You may be wondering what the point is of putting clothespins on an tin.  It is an exercise in strengthening the fingers and the motions needed later for proper pencil grip, and it is a time to perfect fine motor skills which are so crucial for the rest of life.  


I was struck by how quiet the classroom was.  Even though Ruby is three and London is four, and both of them can be VERY chatty, there was not a sound besides the soft music playing and the quiet burbling of the fish tank's filter.  

It was so peaceful. Ruby and London moved calmly and purposefully through the room and sat without fidgeting.  It was a little hard to believe that a three year old could sustain such concentration, but I'm here to tell you that she did!

Next, Ruby chose a work which involved squeezing water out of little squares of sponge with what looked like a garlic press.  It was a fairly complex work and had several steps (one of which was filling up a pitcher with water at the sink, carrying it to the table, and pouring it into the bowl.  Ruby managed all of this without spilling.  



Then she was supposed to use tweezers to grasp the sponge squares (again strengthening the fingers for proper pencil grip), immerse them in water, transfer them to the press, squeeze out the water, and place the wrung out sponge in the ice cube tray compartments.



Ruby, whether through forgetting or by design, used her fingers instead of the tweezers.  Betsy was watching.  After seeing that Ruby was not going to self-correct, Betsy quietly reminded her to use the tweezers.  Ruby had the rather mulish look in her eyes and set jaw that I've seen many times when she wants to do something HER way.  She persisted in using her fingers and even started splashing a little.  Betsy calmly asked her to stop and clean up the mess made by using the work improperly.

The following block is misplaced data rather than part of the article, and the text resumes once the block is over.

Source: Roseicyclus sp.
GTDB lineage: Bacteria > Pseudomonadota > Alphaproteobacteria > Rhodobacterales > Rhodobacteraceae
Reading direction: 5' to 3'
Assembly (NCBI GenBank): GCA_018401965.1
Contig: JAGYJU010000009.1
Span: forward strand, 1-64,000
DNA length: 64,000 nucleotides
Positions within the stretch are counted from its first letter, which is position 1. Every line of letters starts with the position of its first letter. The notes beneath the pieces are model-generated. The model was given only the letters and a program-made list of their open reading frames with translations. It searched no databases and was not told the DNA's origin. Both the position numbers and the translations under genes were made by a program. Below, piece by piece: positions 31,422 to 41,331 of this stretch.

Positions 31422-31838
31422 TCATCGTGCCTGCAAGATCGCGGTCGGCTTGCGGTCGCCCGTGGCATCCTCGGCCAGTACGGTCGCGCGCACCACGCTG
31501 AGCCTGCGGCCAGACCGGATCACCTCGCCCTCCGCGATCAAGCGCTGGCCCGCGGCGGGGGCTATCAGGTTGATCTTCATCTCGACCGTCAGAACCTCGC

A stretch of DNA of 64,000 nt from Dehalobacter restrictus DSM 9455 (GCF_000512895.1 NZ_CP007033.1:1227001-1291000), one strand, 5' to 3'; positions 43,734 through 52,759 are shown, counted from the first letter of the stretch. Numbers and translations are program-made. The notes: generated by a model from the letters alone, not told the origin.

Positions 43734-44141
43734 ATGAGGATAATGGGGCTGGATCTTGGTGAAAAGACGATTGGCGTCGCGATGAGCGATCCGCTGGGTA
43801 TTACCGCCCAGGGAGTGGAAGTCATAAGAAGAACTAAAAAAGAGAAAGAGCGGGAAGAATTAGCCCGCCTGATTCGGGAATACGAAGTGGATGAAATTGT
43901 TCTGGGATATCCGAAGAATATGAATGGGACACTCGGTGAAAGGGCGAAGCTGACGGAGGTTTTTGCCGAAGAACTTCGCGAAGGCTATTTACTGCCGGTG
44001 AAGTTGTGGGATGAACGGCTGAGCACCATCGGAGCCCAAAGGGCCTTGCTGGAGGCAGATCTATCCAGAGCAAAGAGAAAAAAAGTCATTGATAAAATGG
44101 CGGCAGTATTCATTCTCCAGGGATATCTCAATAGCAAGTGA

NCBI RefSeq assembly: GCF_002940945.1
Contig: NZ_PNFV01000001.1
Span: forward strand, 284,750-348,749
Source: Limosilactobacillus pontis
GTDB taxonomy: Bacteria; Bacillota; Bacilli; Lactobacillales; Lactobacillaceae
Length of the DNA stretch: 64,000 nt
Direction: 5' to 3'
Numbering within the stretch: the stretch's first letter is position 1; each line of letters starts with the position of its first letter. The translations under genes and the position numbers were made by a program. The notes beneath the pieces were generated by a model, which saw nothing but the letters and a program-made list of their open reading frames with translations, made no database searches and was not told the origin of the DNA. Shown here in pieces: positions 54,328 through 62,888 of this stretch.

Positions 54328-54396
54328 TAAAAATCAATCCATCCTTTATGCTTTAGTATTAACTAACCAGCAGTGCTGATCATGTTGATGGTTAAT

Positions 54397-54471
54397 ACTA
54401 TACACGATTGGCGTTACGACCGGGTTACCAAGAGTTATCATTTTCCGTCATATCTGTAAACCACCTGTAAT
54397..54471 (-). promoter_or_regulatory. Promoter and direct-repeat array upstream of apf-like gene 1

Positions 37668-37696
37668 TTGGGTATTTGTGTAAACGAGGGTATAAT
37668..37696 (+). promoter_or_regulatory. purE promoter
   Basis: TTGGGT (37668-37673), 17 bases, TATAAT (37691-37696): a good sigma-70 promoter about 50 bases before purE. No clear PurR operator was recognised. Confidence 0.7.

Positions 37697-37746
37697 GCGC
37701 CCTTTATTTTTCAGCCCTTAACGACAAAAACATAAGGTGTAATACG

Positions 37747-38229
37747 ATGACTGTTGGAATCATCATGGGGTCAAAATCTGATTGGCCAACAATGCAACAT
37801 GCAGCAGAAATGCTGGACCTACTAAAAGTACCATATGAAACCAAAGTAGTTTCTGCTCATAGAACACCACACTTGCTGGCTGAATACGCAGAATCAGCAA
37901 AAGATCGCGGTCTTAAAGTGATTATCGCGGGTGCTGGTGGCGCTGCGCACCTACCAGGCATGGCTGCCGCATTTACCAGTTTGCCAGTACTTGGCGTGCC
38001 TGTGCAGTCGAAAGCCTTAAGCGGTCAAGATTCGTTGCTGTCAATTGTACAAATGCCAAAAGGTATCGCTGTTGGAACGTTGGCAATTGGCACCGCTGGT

I wondered if Ruby was going to argue, but she complied right away.  After she had cleaned it, Betsy asked if Ruby wanted to a reminder of how to do the work, but Ruby said she was "too tired to do it," and agreeably moved on to do another work (after putting the sponge work away).

She chose a work of grinding oats with a stone mortar and pestle next.



London was doing a pouring work, pouring black beans into cups.  She spilled a few beans and cleaned them up without being prompted to do so.  She poured a large amount of beans into one cup, a medium amount in the next, and a small amount in the third, and lined them up accordingly.



Ruby chose another multi-step work: hand washing with a small basin.  I noted that every part is instructive, even putting on an apron!  Ruby was quite eager to skip to the last step (applying hand lotion) but Betsy helped her stay on track.

Preparing the basin

Scrubbing her nails with the nail brush
Finally, the lotion!  Just one pump, though!
During this time, London had finished her pouring work and helped herself to snack.  Snack is set up in such a way that the students can have it whenever they would like.  Betsy puts out just enough of snack for each of them to have their allotted portion and serving themselves snack is as much a work as anything else.
Here's the snack supply area (after the snacks were depleted!)
Real ceramic dishes for the kids to use



Snack today was apple slices, cheese slices, and crackers.
In addition to snack work, there is sometimes a food preparation work.  Today there was quesadilla making.  Ruby grated the cheese for her quesadilla, arranged it between two pre-cut triangles of quesadilla, and brought it to Betsy to microwave.
Yes, that is a real metal grater!  
Bon Appetit!

Because London is a year older, she is doing some more advanced works than Ruby, including the "teens board" that you see here.  My mom raves about Montessori math materials and I can see why.  They really help the kids understand concepts like place value in a very physical way.  Each slot says 10 and then the ones column places are replaced with the appropriate numeral.